Johann Karl Simon Morgenstern
Johann Karl Simon Morgenstern (28 August [O.S. 17 August] 1770 – 15 September [O.S. 3 September] 1852) was a German philologist in Livonia, the first director of the library of the Imperial University of Dorpat. He coined the term Bildungsroman.
In 1802 he moved to Dorpat in Livonia, Russian Empire (now Tartu, Estonia) where he would spend the rest of his life. He held the chair for rhetoric, classical philology, aesthetics, and history of art and literature at the newly refounded University of Dorpat and was the first director of its library.
The character of his work changed in Dorpat. He discontinued his Plato studies and wrote about literature, art, philology, and philosophy. Morgenstern's former teacher Friedrich Wolf was disappointed by this development, and he remarked in 1808 that his student was growing more elegant, vain, and boring with the years. It was in the course of this work that Morgenstern coined "Bildungsroman".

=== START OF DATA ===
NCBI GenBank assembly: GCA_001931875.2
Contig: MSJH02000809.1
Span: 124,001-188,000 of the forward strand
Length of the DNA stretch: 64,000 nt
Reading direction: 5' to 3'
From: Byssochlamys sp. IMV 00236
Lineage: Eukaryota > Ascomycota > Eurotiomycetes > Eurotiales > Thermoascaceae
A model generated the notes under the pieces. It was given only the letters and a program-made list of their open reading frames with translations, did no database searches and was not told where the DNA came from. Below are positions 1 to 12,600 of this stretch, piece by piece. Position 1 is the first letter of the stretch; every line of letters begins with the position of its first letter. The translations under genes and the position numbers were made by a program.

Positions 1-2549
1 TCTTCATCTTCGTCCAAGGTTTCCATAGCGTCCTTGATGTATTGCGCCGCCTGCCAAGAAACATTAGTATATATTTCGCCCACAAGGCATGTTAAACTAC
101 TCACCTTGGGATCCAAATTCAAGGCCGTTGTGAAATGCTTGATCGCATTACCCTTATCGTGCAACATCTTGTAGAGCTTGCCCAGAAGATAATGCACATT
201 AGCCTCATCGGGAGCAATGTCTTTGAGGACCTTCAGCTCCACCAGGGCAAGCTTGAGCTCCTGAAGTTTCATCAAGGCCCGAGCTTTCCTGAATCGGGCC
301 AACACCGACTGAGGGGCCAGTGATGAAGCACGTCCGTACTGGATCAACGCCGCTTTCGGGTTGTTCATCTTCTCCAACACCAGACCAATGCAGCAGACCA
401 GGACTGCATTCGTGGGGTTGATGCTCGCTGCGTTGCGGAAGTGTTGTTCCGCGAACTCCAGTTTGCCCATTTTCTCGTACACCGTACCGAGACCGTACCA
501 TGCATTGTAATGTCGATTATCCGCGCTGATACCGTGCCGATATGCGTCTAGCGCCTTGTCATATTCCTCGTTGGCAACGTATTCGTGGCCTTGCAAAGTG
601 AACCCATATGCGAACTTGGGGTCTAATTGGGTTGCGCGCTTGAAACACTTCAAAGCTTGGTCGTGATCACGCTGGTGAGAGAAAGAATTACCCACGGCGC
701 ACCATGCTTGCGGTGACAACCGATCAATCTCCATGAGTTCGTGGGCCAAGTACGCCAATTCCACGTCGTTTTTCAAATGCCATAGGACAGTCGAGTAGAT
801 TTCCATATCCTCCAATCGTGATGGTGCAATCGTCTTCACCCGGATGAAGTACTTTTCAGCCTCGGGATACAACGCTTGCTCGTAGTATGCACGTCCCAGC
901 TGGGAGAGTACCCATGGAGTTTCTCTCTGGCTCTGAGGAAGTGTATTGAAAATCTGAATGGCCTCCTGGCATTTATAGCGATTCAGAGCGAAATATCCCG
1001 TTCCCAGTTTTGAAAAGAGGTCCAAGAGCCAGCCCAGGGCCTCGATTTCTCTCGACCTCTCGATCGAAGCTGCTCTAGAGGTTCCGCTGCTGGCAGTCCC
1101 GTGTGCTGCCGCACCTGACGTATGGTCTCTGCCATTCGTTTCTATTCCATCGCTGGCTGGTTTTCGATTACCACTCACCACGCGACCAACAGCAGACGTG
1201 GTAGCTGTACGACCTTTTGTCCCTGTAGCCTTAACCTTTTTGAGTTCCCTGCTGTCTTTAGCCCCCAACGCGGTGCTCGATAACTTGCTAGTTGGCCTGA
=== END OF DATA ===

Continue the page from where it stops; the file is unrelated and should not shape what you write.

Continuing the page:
Even after his retirement in 1834 Morgenstern stayed in Dorpat. He bequeathed his 12,000-volume library, containing many manuscripts and a good part of the Kant estate, to the university.
- De Plationis Republica commentationes tres (1794)
- Auszüge aus den Tagebüchern und Papieren eines Reisenden (1811–1813)
- Über den Geist und Zusammenhang einer Reihe philosophischer Romane (1817)
- Über das Wesen des Bildungsromans (1820)
- Zur Geschichte des Bildungsromans (1824)
In William Goldman's novel The Princess Bride the fictional author S. Morgenstern is almost certainly a nod to Morgenstern's coining of the term Bildungsroman, as the novel is representative of the genre.
Memorial of Mergenstern on Toome Hill in Tartu (Dorpat).
- Magdeburger Biographisches Lexikon (German)
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